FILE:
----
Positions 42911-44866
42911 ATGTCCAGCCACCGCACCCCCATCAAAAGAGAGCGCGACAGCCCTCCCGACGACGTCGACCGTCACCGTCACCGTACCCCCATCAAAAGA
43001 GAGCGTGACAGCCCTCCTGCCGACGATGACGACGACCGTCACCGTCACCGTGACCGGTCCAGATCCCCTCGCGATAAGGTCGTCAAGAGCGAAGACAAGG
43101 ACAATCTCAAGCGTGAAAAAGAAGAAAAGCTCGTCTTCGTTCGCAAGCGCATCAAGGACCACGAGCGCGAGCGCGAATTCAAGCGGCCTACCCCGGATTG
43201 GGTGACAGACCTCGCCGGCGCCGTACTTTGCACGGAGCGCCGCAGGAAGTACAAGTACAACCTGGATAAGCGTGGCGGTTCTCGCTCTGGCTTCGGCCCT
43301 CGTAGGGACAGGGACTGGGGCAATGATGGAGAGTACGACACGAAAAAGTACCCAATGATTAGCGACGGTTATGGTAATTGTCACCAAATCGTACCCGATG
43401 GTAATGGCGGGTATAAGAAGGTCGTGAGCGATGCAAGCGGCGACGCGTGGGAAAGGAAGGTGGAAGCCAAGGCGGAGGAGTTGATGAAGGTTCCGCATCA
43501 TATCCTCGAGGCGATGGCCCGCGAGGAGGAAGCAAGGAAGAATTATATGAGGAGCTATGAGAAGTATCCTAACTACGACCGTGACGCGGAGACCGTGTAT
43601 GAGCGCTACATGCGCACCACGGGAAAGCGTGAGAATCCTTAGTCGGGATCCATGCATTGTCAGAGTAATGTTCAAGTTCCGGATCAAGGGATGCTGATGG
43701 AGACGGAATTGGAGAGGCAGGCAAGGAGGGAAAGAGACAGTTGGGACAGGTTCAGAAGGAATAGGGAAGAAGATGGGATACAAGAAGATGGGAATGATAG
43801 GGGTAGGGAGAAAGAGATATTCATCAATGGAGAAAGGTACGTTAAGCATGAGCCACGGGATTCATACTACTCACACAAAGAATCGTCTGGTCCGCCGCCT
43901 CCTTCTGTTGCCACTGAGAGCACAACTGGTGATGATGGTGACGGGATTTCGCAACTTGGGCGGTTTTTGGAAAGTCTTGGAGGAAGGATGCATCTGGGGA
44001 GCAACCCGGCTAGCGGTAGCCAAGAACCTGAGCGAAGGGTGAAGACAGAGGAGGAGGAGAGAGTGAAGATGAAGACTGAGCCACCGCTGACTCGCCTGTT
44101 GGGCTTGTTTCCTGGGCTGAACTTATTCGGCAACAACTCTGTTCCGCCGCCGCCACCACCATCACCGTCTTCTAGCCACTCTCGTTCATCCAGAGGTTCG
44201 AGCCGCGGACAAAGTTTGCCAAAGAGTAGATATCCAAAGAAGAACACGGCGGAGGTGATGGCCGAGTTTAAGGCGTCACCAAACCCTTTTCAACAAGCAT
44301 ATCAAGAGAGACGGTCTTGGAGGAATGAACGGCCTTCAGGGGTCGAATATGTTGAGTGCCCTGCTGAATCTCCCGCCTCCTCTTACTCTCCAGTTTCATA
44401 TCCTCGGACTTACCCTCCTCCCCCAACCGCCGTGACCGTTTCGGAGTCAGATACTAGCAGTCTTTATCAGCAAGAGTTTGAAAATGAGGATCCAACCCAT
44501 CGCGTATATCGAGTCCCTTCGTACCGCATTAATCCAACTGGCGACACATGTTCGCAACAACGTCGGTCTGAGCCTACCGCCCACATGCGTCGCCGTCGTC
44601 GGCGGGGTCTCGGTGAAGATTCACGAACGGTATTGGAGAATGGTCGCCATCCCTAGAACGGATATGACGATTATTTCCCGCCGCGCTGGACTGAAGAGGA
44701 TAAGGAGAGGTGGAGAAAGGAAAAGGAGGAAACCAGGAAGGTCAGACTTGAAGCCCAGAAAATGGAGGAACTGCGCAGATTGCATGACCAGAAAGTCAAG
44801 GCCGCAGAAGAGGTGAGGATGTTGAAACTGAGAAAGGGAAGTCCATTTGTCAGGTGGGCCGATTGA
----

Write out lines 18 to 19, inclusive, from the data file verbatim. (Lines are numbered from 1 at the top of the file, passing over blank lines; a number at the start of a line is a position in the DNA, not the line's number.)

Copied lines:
44501 CGCGTATATCGAGTCCCTTCGTACCGCATTAATCCAACTGGCGACACATGTTCGCAACAACGTCGGTCTGAGCCTACCGCCCACATGCGTCGCCGTCGTC
44601 GGCGGGGTCTCGGTGAAGATTCACGAACGGTATTGGAGAATGGTCGCCATCCCTAGAACGGATATGACGATTATTTCCCGCCGCGCTGGACTGAAGAGGA